NEW NORWAY, Alta. — The birth of Cathy and Wade Mowat’s second child gave the young couple the pause needed to re-evaluate their farming life.
Knowing that rural child care would be an issue, Cathy gave up a 16-year career as a travel agent and joined Wade full time on the farm where she learned to drive equipment and became a partner in the farming operation.
“I was always passionate about my job. Now that I’m on the farm, I love it,” said Cathy.
Last year, Wade taught Cathy how to operate the sprayer. In the fall, she learned to drive the combine. This year, she did the pre-seed spraying, seeding, swathing and combining, leaving Wade to do the spraying, trucking and organizing
“It’s been pretty cool this year,” she said.
Wade still does the in-crop spraying as well as roughly 7,000 acres of custom spraying.
At the same time the decision was made for Cathy to stay home, Wade and his brother and nephew split the farming operation, creating more changes for the couple.
“Before, I had the passive role taking meals to the field during harvest,” said Cathy.
With Cathy now in the field, they once again had to re-evaluate their previous jobs, including harvest meals and child care. The couple hired Cathy’s mom to look after the children, Wyatt, 7, in Grade 2 and Amy, 2, during harvest.
“It would have been impossible without my mom,” she said.
Before getting on the combine, Cathy packs a day’s worth of food and drinks into each operator’s cooler so no one had to worry about meals in the field.
“It works for us,” she said.
Now that harvest is finished, Wade is able to focus on his new project of building liquid fertilizer carts. The heavy-duty mechanic built his first cart as a way of saving money and getting the right size cart for the farm.
Using secondhand wheels and axles, Wade built the 48,000 gallon liquid fertilizer cart for $15,000 instead of the $42,000 new price.
The project was so successful, Wade is almost finished building a second cart for another local farmer and is discussing making more with a group of farm supply dealers. With many Alberta farmers using liquid fertilizer and few manufacturers making carts, Wade believes there may be a niche market.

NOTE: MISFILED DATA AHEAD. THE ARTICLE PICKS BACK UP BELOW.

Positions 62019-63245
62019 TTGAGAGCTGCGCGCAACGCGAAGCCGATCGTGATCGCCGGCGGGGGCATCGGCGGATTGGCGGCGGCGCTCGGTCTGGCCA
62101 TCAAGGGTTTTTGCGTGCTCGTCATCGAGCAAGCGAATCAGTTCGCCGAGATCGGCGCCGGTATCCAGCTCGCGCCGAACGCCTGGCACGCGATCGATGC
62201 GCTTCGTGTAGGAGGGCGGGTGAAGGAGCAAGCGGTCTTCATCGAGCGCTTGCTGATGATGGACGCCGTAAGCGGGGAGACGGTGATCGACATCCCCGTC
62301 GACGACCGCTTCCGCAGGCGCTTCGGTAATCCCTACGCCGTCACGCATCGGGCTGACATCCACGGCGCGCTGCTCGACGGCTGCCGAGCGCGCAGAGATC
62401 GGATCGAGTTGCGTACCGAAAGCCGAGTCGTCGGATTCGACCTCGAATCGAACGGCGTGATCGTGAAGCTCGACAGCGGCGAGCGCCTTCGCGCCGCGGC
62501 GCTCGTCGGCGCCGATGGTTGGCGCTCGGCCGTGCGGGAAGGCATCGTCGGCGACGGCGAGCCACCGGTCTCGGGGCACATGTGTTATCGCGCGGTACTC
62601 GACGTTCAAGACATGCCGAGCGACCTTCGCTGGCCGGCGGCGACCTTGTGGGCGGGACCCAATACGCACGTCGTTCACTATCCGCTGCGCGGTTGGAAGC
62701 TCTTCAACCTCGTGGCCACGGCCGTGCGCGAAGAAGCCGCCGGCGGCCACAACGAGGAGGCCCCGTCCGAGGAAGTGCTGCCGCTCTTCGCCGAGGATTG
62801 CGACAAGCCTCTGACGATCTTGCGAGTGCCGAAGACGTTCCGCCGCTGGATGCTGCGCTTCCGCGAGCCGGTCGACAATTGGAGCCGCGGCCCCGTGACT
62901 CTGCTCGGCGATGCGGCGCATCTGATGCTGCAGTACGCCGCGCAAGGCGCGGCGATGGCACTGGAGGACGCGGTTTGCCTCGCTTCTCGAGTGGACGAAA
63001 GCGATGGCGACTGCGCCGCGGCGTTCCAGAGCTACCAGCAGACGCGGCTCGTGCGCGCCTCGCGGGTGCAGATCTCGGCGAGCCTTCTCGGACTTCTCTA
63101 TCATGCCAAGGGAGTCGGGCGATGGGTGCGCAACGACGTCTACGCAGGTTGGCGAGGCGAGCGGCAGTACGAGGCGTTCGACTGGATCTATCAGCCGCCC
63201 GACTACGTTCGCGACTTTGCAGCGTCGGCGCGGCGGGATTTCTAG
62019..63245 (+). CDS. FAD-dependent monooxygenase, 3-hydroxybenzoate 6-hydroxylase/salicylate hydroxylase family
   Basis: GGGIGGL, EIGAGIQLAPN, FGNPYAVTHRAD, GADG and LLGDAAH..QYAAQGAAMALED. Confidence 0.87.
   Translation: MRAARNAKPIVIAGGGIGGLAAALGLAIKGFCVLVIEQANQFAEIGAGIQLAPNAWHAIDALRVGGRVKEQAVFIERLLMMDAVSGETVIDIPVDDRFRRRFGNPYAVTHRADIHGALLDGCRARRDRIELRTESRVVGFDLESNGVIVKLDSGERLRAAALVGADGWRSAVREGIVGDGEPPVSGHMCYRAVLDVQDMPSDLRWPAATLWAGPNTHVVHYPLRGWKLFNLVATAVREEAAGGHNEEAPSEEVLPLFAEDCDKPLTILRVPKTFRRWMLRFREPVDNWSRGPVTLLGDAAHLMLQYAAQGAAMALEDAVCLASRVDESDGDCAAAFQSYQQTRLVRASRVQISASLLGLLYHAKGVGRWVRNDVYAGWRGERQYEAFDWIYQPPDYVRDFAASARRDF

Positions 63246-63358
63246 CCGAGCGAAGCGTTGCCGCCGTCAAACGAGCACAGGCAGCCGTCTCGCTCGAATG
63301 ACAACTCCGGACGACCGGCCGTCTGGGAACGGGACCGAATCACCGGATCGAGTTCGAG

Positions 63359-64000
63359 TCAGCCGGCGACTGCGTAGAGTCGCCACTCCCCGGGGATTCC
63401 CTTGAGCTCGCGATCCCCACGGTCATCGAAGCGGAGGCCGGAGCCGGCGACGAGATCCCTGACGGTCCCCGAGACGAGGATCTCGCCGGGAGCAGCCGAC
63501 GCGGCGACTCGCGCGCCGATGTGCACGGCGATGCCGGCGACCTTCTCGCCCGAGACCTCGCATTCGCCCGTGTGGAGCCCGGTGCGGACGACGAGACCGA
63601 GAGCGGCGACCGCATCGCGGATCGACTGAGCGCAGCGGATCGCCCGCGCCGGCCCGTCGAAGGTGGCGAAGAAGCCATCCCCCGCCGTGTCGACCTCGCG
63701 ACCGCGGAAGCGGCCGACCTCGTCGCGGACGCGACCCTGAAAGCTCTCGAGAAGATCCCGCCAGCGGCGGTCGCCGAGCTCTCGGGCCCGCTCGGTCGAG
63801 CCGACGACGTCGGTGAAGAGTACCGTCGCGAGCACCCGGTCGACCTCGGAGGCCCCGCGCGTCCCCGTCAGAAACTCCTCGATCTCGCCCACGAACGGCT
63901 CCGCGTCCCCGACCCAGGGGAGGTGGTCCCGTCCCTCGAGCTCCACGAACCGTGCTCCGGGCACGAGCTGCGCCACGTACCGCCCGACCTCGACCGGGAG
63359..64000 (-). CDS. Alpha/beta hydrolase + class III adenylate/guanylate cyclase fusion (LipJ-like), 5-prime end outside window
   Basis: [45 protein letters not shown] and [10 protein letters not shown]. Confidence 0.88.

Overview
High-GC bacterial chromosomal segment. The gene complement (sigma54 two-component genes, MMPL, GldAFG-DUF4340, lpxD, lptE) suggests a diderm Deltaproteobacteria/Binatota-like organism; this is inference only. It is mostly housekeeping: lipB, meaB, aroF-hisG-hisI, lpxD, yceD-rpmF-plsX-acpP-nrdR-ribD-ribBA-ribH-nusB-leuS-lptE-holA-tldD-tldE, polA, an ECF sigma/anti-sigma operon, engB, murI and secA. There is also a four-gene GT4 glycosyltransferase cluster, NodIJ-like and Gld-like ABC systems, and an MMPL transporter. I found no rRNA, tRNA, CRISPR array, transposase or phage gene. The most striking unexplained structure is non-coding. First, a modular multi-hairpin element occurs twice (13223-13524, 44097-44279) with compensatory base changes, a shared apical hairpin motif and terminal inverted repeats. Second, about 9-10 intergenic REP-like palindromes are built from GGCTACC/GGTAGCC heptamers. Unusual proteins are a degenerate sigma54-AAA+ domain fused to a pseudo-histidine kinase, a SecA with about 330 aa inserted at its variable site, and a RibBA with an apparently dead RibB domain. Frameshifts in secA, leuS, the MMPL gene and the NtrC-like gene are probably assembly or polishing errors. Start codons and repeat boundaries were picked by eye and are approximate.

“Here’s an opportunity where a guy can make the carts and service the market in Alberta,” said Wade, who grew up on a nearby mixed cattle and grain farm. He bought his first land with a feedlot in his final year of high school.
The two carts were built in his father’s farm shop north of his home farm, but if the demand is high, there may be a chance of of setting up a larger shop on the farm.
“I don’t want to get too excited about spending a lot of capital.”
Wade already spends time in the farm shop building, packaging and delivering controls for natural gas compressor engines he helped design. After working on offshore oil platforms in Qatar and Louisiana, Wade was hired by Calgary’s Spartan Controls to help design the air fuel controls for retrofitting older natural gas compressor engines. Wade’s name is one of the names on the patent.
“It’s actually a really good little business,” he said. “I really enjoy working in the shop.”
Cathy said his hobby is tinkering and figuring out new projects, not watching television.
“The cart thing came from his own desire that he wanted something that worked for the farm,” she said.
With Wade now home in the winter, Wade took up hockey and curling for recreation last winter.
“For me, the hockey was great exercise. At the end of the season, I felt great.”
At the same time, Cathy joined the Rez City Rollers roller derby team to complement her running. When Cathy turned 40, she joined some friends and ran a 10-kilometre race in San Francisco.
Since then, she’s run a half marathon in New Orleans and will fly to Dubai in December to run another half marathon.